Plus, in 2011, Yamapi was also featured on Namie Amuro’s Checkmate!, a collection of collaborations she’s done over the years. “UNUSUAL,” her duet with Yamashita, was one of the new songs used to promote the album. Reader, this song is amazing. I have no idea why they wouldn’t put this on here: you had an amazing veteran of J-pop paired with a talented up and coming male solo singer and struck gold. I would rather have eight more collabs like this than any of the treacle m-flo comes up with. Namie Amuro performs this a lot on tour (without her partner, sadly), Yamapi not so much. One way of looking at it might be that this is more Amuro’s song: he’s guesting on her song, not the other way around. Let’s change that. Let’s put it on the greatest hits album and officially mark this as one of the greatest in J-pop for both of them. And there you have it. A much, much more precise, yet expansive, greatest his collection that both fans and newer listeners deserve. Take note, Johnny.

“One in a million”
“Ke Sera Sera”
‘”ERO -2012 version-”

“Crazy You”
“Hadakanbou (Album ver.)”
“Saigo no LOVE SONG”

“Hit the Wall”
“Baby Baby”


“Birthday Suit”
“Konya ga Kakumei Zenya”


“UNUSUAL (with Namie Amuro)”

There it is. 20 tracks. The closest we can get to summarizing Yamapi’s career in one hour seventeen minutes and forty-three seconds.

Top ten albums of 2015: Honorable mentions, Bollywood, etc.


Honorable mentions:


callme’s Who is callme?: More than just Perfume knockoffs, this is a solid electro-pop debut that runs just a little long at 16 tracks.

Arashi’s Japonism: Idol seniors expand on the recent national pride movement with an album heavy on traditional instruments. I’ll give them their due.

JUJU’s WHAT YOU WANT: Fun disco-pop from an underrated stateswoman of J-pop.

AILEE’s VIVID: R&B vocal powerhouse finally given songs that aren’t just Beyonce-replicas (bonus points for the track featuring Amber).

Flower’s Hanadokei: Ballad masters hit all the sweet spots with this beautiful collection of slow-tempo torch songs.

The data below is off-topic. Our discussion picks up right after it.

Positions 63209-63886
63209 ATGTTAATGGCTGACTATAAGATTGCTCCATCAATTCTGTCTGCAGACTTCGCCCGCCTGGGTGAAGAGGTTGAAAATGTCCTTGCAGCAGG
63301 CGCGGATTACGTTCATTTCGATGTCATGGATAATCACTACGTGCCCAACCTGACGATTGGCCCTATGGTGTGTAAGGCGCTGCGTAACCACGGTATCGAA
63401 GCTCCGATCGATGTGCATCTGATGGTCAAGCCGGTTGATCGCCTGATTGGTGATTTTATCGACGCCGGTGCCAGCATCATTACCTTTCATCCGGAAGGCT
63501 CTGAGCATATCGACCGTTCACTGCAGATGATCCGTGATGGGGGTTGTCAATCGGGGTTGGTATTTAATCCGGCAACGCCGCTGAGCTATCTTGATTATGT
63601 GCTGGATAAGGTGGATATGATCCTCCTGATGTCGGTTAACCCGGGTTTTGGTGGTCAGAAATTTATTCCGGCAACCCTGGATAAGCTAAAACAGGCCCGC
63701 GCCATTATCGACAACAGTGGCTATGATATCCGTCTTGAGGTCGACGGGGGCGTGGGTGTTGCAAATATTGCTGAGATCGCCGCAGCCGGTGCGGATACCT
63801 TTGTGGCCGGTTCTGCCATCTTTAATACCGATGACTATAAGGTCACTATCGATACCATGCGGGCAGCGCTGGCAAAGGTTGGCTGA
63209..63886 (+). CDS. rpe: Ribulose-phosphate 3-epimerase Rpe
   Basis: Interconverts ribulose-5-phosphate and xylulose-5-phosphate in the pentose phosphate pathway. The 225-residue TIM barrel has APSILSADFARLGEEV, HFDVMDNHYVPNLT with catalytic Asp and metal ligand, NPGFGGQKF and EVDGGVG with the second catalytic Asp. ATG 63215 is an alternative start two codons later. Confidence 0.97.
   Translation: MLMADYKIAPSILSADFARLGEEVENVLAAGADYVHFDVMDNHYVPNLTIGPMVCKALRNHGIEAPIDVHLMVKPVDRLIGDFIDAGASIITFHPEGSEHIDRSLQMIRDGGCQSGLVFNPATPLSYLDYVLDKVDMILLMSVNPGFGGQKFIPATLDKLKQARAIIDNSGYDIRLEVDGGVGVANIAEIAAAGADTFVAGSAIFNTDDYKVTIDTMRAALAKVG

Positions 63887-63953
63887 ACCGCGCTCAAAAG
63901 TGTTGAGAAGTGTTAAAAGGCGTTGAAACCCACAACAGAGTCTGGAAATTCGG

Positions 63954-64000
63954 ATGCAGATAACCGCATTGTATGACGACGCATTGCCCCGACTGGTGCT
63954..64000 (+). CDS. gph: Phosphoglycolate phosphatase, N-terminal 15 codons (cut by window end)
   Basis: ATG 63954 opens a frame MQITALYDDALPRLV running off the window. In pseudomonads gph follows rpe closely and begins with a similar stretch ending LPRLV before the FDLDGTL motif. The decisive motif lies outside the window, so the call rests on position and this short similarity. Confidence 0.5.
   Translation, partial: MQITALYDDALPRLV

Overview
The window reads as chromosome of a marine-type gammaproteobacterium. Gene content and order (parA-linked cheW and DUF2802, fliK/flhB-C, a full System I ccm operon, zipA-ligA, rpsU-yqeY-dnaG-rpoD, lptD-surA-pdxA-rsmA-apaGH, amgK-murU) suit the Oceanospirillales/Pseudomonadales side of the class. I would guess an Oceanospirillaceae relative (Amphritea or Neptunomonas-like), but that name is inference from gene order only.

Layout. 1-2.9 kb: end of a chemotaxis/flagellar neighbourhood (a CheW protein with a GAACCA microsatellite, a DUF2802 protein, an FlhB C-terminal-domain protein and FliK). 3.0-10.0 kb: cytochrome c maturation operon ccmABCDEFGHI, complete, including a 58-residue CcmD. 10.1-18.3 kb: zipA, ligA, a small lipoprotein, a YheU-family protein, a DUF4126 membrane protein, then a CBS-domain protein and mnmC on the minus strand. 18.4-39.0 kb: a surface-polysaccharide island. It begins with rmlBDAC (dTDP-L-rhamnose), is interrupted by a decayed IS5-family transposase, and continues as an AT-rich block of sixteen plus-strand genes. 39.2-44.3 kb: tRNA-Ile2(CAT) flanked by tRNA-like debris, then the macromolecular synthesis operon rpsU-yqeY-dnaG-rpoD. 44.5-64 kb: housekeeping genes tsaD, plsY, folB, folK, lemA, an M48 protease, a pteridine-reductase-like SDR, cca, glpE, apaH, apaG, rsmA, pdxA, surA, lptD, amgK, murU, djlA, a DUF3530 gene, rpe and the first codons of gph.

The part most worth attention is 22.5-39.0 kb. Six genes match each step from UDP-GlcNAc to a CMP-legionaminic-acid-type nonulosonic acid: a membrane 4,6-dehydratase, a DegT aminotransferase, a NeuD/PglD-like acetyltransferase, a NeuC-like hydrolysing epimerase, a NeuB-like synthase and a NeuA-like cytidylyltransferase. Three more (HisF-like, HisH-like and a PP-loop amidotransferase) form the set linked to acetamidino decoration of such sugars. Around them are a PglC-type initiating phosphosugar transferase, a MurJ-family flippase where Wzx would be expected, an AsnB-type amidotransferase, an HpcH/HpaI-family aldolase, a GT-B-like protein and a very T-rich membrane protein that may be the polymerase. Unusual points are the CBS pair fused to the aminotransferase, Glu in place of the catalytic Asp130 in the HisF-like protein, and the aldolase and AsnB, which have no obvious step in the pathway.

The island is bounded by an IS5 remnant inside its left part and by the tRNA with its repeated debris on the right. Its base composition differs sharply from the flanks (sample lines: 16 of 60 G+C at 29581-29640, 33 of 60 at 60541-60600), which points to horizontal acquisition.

Hey! Say! JUMP’s JUMPing CAR: Fun boy band idol pop that see-saws between cutesy idol pop and EXILE-light jams.

The Only Three Bollywood Soundtracks You Need, 2015:


01. Amit Trivedi: Bombay Velvet
02. Sanjay Leela Bhansali: Bajirao Mastani
03. A. R. Rahman: Tamasha

Top Ten English Language Pop Albums of 2015:


01. Adam Lambert: The Original High
02. Justin Bieber: Purpose
03. Ellie Goulding: Delirium
04. Selena Gomez: Revival
05. Madeon: Adventure
06. Carly Rae Jepsen: E-MO-TION
07. One Direction: Made in the A.M.
08. Hilary Duff: Breathe In. Breathe Out.
09. Marina and the Diamonds: FROOT
10. Miami Horror: All Possible Futures

Top ten albums of 2015, #1: Ai Otsuka’s LOVE TRiCKY


Ai Otsuka: LOVE TRiCKYaiotsutrickapp

I still haven’t found a sexier song this year than Ai Otsuka’s “affair.” I still haven’t found a better beat  than Ai Otsuka’s “laugh” (BT’s “Lifeline” is the only thing that comes close). I still haven’t found an artist more willing to evolve and change, while staying true to the core, underlying message of all of her albums this year, than Ai Otsuka. There’s always a possibility that this wouldn’t work out for someone else attempting this advanced level of sorcery, but LOVE TRiCKY‘s magic lies in the hands and incantations of producers like STUDIO APARTMENT. Together they’ve conjured the perfect mix of wide-eyed wonder and chilly intimacy. Her sales are doing worse and everyone thinks she’s sounding worse: I think Ai Otsuka is only growing and getting better, willing to take risks that just so happen to keep working out. You can read my further analysis of this album over at the full review here.

Top ten albums of 2015, #2: Wonder Girls’ REBOOT


wondergrroeappWonder Girls: REBOOT